I have been working on some new projects since leaving my last job about 6 months ago. One is to build an entire infrastructure that is highly available and redundant. With Amazon Web Services this is a snap and almost makes my job obsolete. With EC2, S3, EBS, and CloudFront you can build a scalable solution with dependable backups with ease. My goal now is to also use AWS to create an intranet for the company. I have not found much on this topic so I ma taking the time to document it here. My ideas so far:
- Use Fedora Directory Server as main LDAP solution. This can be used with EBS (Elastic Block Storage) with striped volumes to store the LDAP data. Along with having redundant multi-master replication geographically depending on where the EC2 instance is set.
- Subversion server using EBS for storage. Using EC2 for something along the lines of SVN is a good use since it speeds up performance. Along with having the backup ability of EBS and EBS Snapshots
- Twiki as documentation for intranet.
- SugarCRM for customer relationship management which will include project management and bug tracking.
- S3 for backing up users data automatically. This is helpful since it is a telecommuting company. Using a tool like JungleDisk or similar.
- The DEV and Staging environments will also be on AWS with same Amazon Machine Images (AMIs) as the production environment.
That is all I have so far I will update as the project comes along.
At my job I have recently setup an easy means of managing code as well as the whole chain of development. All without the need of giving developers direct login access to servers. Another bonus of using SVN is the ability to roll back changes in real time if needed. For our organization I have set up the following:
-Development environment consisting of a large server running OpenVZ ( I will write another entry soon on server virtualization) with images identical to the production servers. This allows the developers to have their own VPS (Virtual Private Server) to code and test on. All without fear of blowing it up. If this happens I simply type a total of 5 commands to destroy and rebuild the VPS.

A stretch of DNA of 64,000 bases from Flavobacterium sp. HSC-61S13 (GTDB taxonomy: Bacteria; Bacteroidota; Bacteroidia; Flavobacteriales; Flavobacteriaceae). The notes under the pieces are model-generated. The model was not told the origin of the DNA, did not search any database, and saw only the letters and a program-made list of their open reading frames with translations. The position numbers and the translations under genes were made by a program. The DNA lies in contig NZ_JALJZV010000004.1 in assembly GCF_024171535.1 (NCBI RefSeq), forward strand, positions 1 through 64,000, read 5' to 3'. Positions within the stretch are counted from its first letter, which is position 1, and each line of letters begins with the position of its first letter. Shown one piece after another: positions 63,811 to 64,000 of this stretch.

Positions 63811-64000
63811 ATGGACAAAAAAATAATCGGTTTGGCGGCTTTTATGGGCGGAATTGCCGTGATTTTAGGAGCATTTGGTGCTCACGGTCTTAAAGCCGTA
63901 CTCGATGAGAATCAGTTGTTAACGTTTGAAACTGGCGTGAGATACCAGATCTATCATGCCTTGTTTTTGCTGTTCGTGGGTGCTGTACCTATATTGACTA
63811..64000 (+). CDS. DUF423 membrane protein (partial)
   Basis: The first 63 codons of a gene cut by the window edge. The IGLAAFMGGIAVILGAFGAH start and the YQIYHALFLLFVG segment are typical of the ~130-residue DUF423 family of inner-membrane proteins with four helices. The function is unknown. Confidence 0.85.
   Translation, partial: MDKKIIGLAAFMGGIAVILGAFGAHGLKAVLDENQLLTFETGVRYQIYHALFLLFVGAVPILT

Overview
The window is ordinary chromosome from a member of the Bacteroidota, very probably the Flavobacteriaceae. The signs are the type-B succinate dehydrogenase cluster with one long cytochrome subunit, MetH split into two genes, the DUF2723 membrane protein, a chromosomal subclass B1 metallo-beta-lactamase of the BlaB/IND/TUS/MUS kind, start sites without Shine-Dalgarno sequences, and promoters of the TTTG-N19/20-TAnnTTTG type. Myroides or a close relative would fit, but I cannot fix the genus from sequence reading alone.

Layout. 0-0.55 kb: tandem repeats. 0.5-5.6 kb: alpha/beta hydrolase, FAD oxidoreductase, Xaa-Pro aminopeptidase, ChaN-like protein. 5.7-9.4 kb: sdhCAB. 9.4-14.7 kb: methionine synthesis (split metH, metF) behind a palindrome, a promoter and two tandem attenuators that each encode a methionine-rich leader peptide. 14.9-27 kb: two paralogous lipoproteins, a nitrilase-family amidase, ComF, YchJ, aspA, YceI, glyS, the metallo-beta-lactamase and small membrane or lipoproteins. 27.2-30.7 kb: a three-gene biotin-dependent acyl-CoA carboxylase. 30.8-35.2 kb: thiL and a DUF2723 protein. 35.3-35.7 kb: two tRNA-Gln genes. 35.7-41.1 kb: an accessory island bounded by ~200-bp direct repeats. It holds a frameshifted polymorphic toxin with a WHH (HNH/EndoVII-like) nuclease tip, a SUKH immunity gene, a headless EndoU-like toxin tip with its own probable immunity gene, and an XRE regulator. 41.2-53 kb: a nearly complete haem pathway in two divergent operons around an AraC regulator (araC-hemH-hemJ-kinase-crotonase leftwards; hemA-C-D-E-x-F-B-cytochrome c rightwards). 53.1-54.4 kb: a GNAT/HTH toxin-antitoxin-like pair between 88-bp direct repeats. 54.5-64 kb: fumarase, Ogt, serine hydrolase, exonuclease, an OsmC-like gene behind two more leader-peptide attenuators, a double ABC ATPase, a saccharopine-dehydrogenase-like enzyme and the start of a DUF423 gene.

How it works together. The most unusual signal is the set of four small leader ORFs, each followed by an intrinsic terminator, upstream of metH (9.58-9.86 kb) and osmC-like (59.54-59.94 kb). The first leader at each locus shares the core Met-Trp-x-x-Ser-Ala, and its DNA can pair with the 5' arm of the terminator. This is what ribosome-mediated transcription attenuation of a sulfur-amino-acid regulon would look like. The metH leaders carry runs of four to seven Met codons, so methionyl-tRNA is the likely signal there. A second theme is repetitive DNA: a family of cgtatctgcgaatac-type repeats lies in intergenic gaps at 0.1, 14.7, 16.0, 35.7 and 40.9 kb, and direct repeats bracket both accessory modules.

-Staging environment consisting of a staging server that also hosts a stripped down data set of our production DBs. Here we have the development code that has made it to the point of being ready to be QA’d. All developers have access to Staging via SVN. They check out a working copy of the repository and work on it via their VPS or desktop. At the same time the /var/www of the Staging server itself is a checkout of the SVN repository. Using SVN hooks (namely post-commit) that once a commit is made it forces a svn update /var/www to insure that when a developer or client visit the staging site they see the changes.
-Finally there are the live web servers which have their own seperate repository where the QA person moves files from the staging working directory to the live working directory. Then does an add/commit.
All of this creates an audit trail of what has been pushed live and who/what changes were made. With our change request system each commit is refernced to its CR. So by viewing the SVN log for both staging and live you can see what is what. If a file pushed live has an issue you simple roll back to the previous version. There is no need to guess which files and if all were pushed to begin with.
I am very pleased with how this is working and the developers like it much more than our previous versioning system. For the Windows minded developers I have found Tortoise to be the easiest for them to use and understand.